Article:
What to do in the 'Noog?
February 26, 2009 6:43 AM   Subscribe

Need suggestions on unique things to do while in Chattanooga for a week.

I'm going to be in Chattanooga for a week in March on business. I need some interesting things to do in my free time (mostly in the evenings). Have already done the Aquarium, and typical touristy stuff. I'm not a drinker, so no bars please, but any unique restaurant suggestions would be cool.
posted by te1contar to Travel & Transportation around Chattanooga, TN (10 answers total) 9 users marked this as a favorite
Best answer: St. John's. Arguably the best restaurant in town. Excellent food, excellent atmosphere, and a charming bar next door. Yeah, I know you don't do bars, but if you're looking for the place where the cool kids hang out, that's likely it.

Blue Orleans Downtown. Reasonably authentic cajun place in the middle of the revitalized Main St.

Niedlov's Breadworks. Best damn bread anywhere. They've got a nice little cafe too. Also in the new Main St. area. Also, about a block up from Neidlov's on the north side of Main is an awesome little Greek diner.

The Southside Grill is also excellent.

La Altena is a ridiculously good Mexican place. The queso is to die for.

Sekisui is a better-than-average sushi joint, but it's nothing to write home about.

You're also going to want to hit up Jack's Alley, which connects Broad and Market St. between 4th and 5th. There's a Panera in there, but there's also Taco Mac, which has a decent beer list, and Sticky Fingers, which has ridiculously awesome barbecue ribs.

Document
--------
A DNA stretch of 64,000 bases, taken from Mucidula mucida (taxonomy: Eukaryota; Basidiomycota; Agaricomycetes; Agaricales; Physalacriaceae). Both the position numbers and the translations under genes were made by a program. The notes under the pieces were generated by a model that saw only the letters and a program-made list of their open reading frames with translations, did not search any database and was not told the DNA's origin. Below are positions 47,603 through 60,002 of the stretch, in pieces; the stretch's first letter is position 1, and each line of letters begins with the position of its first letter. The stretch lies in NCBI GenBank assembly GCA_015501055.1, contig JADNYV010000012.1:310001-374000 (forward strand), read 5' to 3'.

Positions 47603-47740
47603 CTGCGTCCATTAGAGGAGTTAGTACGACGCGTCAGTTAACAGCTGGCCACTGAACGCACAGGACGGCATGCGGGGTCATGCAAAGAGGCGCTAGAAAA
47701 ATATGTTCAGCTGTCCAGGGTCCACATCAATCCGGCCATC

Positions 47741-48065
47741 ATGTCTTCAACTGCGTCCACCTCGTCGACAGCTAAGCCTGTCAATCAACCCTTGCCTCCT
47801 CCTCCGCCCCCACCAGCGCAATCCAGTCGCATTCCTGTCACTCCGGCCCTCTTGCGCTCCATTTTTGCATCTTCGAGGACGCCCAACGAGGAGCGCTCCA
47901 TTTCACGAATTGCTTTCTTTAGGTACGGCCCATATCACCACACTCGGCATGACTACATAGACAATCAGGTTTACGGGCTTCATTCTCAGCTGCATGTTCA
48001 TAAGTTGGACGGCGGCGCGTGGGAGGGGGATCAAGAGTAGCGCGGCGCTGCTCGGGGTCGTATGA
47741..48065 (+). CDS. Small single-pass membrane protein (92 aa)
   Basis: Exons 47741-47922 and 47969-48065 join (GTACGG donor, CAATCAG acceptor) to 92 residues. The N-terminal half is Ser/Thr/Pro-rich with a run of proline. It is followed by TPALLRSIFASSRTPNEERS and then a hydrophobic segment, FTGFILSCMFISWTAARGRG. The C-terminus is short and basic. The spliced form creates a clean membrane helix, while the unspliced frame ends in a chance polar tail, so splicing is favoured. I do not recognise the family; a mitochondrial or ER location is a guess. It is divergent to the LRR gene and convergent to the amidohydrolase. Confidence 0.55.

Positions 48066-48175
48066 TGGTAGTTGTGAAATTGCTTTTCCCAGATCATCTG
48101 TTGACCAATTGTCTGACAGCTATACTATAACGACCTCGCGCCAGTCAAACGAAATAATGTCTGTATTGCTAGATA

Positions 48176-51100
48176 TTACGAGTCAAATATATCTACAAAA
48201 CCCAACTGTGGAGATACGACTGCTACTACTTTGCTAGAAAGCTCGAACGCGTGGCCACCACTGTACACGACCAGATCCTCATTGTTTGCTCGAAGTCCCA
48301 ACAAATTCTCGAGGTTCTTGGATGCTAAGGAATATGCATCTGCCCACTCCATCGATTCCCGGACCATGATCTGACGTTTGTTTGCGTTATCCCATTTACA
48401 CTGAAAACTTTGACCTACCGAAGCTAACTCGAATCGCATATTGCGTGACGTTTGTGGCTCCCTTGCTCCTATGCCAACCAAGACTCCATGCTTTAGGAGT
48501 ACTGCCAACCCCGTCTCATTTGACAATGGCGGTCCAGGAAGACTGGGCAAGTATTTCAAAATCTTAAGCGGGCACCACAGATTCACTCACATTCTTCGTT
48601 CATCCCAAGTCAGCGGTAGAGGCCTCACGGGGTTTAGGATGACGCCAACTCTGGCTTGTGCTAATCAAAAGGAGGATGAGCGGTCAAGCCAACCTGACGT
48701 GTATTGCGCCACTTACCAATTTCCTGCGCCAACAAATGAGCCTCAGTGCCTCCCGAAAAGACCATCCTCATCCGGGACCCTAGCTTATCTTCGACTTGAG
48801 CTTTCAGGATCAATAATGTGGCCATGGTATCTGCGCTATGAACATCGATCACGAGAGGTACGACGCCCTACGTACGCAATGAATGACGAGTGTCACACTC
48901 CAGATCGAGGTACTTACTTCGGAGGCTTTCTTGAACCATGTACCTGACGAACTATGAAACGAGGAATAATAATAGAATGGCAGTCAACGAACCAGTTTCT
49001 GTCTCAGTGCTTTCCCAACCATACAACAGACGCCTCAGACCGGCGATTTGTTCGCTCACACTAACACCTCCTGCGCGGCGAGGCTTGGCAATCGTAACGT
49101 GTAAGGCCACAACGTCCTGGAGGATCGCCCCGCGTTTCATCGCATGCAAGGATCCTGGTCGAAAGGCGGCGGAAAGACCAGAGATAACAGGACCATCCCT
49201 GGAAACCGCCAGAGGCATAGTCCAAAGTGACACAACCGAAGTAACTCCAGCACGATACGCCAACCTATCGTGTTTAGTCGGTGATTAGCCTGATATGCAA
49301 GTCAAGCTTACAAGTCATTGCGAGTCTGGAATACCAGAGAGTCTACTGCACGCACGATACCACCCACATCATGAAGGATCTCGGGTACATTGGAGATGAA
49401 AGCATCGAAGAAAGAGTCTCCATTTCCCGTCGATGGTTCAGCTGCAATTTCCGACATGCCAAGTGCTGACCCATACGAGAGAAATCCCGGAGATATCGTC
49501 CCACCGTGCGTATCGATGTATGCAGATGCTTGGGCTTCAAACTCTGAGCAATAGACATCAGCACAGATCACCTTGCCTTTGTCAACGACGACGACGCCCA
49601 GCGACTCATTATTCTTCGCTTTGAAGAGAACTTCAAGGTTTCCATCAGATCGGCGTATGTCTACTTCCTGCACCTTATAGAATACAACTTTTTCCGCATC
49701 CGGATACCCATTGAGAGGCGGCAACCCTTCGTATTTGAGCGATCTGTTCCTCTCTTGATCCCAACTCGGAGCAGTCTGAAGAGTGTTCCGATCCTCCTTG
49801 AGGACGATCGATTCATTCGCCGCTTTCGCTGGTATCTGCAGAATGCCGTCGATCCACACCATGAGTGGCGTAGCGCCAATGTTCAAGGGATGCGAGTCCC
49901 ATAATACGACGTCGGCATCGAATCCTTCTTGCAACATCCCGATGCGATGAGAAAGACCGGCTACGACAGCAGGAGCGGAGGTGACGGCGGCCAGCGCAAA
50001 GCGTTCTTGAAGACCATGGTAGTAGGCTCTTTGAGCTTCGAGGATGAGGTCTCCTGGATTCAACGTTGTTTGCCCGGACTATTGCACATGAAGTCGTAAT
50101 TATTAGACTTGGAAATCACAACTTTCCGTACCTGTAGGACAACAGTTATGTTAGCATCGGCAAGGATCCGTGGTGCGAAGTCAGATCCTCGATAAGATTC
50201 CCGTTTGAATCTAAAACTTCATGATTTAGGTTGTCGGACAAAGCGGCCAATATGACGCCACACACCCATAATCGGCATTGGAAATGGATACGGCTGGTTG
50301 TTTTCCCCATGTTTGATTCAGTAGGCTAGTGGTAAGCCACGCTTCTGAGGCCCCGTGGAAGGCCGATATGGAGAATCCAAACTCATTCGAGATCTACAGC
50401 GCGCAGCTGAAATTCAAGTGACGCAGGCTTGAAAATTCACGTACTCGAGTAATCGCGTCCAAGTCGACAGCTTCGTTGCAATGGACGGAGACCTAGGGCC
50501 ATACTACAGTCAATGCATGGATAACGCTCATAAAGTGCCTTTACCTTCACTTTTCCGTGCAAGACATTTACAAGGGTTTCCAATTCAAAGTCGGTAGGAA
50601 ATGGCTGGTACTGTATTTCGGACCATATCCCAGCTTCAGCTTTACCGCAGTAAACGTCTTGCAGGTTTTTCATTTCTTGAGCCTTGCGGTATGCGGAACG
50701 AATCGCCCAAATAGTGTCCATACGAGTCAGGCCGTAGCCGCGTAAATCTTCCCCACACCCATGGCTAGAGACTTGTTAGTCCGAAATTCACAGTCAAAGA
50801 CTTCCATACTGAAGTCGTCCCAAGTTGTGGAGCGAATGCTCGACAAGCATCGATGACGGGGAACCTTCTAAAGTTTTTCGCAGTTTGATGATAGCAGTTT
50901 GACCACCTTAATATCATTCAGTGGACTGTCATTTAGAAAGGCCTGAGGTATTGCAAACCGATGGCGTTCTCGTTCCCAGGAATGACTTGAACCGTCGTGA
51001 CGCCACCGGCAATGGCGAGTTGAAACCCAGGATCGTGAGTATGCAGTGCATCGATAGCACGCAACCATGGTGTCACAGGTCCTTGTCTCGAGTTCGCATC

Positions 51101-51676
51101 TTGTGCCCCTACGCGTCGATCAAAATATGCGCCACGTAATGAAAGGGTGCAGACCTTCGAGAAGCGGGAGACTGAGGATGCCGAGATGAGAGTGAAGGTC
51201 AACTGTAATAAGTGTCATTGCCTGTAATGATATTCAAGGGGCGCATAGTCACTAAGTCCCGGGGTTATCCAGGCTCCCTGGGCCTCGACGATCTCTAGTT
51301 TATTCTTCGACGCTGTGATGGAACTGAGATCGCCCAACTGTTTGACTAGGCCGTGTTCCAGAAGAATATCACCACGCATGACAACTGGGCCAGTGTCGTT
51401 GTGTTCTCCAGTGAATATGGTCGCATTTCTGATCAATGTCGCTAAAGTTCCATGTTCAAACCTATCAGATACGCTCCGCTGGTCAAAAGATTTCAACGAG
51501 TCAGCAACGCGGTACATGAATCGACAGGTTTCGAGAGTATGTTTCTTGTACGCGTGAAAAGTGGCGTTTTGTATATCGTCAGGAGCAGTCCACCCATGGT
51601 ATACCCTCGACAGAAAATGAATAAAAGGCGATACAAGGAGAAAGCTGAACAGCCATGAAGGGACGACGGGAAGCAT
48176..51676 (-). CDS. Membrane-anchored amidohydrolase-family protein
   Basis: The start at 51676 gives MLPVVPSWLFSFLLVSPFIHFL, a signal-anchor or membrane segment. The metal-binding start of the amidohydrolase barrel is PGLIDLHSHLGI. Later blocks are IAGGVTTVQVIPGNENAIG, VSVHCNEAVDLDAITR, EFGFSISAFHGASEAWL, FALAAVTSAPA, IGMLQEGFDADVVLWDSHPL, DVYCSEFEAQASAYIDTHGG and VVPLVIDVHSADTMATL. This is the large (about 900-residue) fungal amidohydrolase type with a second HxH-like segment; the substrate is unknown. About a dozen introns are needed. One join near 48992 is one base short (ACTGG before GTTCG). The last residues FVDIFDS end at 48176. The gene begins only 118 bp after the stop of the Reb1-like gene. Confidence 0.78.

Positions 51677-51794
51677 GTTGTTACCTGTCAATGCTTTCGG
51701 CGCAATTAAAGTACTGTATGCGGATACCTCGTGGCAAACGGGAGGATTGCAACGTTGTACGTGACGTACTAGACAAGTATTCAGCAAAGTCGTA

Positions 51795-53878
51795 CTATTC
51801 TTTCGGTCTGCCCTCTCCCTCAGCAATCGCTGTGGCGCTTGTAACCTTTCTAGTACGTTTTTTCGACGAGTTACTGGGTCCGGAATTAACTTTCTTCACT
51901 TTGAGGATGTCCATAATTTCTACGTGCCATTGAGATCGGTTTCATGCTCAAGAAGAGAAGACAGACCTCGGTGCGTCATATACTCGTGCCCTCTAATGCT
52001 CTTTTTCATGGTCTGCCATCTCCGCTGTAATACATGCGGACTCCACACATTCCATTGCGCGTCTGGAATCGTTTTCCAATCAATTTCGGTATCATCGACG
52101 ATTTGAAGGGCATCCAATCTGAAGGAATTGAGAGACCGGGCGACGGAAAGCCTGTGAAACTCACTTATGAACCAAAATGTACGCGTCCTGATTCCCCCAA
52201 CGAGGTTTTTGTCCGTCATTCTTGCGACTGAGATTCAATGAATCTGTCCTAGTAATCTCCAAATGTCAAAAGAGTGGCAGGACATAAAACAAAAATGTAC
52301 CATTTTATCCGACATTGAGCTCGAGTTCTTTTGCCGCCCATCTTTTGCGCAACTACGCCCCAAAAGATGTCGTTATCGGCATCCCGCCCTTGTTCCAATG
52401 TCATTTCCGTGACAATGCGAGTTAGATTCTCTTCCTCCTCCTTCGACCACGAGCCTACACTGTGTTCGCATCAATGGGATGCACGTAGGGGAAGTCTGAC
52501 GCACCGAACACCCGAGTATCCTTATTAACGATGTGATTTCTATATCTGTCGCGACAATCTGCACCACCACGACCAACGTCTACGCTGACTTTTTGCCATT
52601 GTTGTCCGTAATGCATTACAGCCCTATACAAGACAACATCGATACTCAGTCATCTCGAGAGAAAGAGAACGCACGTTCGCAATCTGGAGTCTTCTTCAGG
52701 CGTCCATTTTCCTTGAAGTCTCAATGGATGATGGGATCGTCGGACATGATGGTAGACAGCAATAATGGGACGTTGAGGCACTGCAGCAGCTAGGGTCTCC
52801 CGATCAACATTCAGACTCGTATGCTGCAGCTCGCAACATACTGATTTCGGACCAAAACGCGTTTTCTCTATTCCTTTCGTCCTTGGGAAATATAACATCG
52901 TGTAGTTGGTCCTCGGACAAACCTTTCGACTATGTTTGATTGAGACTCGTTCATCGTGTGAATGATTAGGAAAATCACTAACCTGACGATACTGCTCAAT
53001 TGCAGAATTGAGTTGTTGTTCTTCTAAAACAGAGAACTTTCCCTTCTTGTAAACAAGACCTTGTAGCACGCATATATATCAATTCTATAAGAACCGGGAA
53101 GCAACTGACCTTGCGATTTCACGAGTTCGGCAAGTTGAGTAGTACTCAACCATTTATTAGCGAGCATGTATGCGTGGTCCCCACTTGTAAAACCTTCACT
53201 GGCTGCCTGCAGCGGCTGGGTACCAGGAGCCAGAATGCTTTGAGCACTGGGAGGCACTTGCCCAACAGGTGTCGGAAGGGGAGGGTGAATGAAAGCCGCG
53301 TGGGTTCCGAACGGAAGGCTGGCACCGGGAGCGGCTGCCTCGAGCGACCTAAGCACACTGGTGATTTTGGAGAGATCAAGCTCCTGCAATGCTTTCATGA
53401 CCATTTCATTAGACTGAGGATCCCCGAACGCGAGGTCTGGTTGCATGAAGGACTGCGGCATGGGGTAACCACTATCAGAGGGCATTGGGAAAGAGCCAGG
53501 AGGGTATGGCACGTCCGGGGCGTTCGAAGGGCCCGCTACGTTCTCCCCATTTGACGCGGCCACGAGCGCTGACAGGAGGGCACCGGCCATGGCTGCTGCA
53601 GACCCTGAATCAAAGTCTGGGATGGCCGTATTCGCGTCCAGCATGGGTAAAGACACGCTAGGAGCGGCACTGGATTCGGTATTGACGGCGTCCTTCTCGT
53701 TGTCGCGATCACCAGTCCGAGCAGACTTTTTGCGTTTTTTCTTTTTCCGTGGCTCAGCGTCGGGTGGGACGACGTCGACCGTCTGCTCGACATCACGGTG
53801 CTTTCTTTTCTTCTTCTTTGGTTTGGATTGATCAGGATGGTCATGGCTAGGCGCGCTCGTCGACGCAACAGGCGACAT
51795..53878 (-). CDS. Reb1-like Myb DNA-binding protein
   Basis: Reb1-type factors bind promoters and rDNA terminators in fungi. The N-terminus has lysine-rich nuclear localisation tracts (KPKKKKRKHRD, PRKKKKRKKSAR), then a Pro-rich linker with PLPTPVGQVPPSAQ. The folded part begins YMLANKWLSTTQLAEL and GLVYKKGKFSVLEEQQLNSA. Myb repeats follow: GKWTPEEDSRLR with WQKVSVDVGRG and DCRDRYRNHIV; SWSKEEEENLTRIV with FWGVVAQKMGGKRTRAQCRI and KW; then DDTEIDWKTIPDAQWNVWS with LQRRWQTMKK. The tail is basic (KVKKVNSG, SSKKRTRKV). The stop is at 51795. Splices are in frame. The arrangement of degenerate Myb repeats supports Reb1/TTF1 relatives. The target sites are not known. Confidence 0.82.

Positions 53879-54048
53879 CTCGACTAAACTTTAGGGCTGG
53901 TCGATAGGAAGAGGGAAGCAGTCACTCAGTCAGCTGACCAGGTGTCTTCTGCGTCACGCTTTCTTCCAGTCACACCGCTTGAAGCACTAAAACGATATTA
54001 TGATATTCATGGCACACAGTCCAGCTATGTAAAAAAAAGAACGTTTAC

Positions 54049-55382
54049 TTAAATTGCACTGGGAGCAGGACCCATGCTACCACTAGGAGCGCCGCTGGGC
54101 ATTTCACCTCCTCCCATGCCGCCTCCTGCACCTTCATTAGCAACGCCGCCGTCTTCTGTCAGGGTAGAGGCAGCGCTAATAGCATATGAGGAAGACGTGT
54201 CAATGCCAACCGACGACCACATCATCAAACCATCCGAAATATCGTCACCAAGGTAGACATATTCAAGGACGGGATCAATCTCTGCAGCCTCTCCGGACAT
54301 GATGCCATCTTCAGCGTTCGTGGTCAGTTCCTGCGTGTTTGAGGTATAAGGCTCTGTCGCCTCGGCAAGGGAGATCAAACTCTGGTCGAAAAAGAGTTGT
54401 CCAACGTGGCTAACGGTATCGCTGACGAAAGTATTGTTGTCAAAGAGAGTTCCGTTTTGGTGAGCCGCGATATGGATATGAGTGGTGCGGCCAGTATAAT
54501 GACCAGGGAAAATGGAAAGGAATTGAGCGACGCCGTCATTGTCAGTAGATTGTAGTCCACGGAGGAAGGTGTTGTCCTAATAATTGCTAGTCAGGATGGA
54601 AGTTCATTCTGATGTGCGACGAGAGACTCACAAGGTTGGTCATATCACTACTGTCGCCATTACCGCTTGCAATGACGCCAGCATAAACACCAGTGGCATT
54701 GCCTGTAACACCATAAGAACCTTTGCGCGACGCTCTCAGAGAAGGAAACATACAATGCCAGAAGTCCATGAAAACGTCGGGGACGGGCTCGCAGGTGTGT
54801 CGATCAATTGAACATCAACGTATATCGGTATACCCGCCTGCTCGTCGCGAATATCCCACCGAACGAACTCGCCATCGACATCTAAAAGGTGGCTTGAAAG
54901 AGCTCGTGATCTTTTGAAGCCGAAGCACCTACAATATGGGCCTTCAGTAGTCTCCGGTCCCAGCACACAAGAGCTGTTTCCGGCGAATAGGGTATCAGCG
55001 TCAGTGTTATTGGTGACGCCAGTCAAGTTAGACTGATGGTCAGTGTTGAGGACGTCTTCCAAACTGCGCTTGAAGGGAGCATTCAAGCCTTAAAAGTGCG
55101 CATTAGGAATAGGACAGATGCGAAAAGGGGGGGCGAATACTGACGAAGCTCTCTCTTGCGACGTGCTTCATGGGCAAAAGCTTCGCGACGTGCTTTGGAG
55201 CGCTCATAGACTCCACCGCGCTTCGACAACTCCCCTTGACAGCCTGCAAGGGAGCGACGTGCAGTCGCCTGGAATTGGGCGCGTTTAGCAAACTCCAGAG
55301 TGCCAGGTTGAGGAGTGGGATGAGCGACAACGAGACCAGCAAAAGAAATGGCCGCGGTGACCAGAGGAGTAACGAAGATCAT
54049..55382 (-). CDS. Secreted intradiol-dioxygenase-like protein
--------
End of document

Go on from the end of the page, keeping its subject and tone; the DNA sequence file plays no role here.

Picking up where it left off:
There's also a couple of good places across the river at Coolidge Park: Northshore Grille, Mud Pie, etc., but also an excellent local ice cream place, Clumpies. The park is easily accessible via the walking bridge which connects the art district (check out the Hunter Museum if you get a chance) and downtown. There's another bridge-like walkway which connects the aquarium and the walking bridge, so the whole place is really pedestrian friendly thanks to a bout of urban renewal over the last fifteen years or so.

If you're a little more adventurous, google Yum Yum Restaurant. Chinese place run out of some guy's living room. Not the cleanest, not the classiest, but an awesome dive. No menus. Just tell them what you want and they cook it up. Massive portions, excellent food, reasonable prices.
posted by valkyryn at 6:59 AM on February 26, 2009

Best answer: Get a lemonade and pulled-pork sandwich from Master Blaster. Tell them the Canadian girl from last summer sent you, the smiley one who came in with the tall grouchy guy, and then took a zillion photographs, and then FREAKED OUT about how good the food was. It is seriously the best BBQ I've ever imagined. They only open 4 days a week because on the other 3 days they're brining the meat, for pete's sake. They're flat sold out by 3pm Sunday afternoons. Oh man. Plus the owner-lady was lovely and chatted with us for ages. If there is a heaven, and if I manage to trick them into letting me in, I won't be surprised at all if Master Blaster is the welcome dinner. Total highlight of the trip.